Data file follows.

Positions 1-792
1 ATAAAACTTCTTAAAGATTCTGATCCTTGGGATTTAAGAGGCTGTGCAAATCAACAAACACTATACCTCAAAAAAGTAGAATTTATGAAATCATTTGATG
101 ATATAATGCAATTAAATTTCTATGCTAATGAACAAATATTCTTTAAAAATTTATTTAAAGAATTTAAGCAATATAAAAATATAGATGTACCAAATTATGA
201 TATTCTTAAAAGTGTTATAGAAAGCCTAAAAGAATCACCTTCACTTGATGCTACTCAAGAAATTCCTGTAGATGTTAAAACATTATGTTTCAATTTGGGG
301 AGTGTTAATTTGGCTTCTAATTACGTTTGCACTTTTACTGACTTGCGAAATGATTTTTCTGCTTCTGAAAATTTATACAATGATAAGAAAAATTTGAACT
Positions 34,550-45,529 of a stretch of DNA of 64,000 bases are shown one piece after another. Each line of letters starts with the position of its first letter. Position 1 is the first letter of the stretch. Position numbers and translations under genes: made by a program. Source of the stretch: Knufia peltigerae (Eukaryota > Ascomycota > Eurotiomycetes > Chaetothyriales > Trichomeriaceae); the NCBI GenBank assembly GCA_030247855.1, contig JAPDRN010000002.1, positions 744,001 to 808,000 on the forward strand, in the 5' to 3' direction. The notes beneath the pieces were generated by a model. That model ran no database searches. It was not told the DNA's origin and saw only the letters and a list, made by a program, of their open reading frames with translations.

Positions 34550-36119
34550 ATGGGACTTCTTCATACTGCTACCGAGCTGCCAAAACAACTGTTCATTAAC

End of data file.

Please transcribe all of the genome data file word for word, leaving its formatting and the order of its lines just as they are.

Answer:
Positions 1-792
1 ATAAAACTTCTTAAAGATTCTGATCCTTGGGATTTAAGAGGCTGTGCAAATCAACAAACACTATACCTCAAAAAAGTAGAATTTATGAAATCATTTGATG
101 ATATAATGCAATTAAATTTCTATGCTAATGAACAAATATTCTTTAAAAATTTATTTAAAGAATTTAAGCAATATAAAAATATAGATGTACCAAATTATGA
201 TATTCTTAAAAGTGTTATAGAAAGCCTAAAAGAATCACCTTCACTTGATGCTACTCAAGAAATTCCTGTAGATGTTAAAACATTATGTTTCAATTTGGGG
301 AGTGTTAATTTGGCTTCTAATTACGTTTGCACTTTTACTGACTTGCGAAATGATTTTTCTGCTTCTGAAAATTTATACAATGATAAGAAAAATTTGAACT
Positions 34,550-45,529 of a stretch of DNA of 64,000 bases are shown one piece after another. Each line of letters starts with the position of its first letter. Position 1 is the first letter of the stretch. Position numbers and translations under genes: made by a program. Source of the stretch: Knufia peltigerae (Eukaryota > Ascomycota > Eurotiomycetes > Chaetothyriales > Trichomeriaceae); the NCBI GenBank assembly GCA_030247855.1, contig JAPDRN010000002.1, positions 744,001 to 808,000 on the forward strand, in the 5' to 3' direction. The notes beneath the pieces were generated by a model. That model ran no database searches. It was not told the DNA's origin and saw only the letters and a list, made by a program, of their open reading frames with translations.

Positions 34550-36119
34550 ATGGGACTTCTTCATACTGCTACCGAGCTGCCAAAACAACTGTTCATTAAC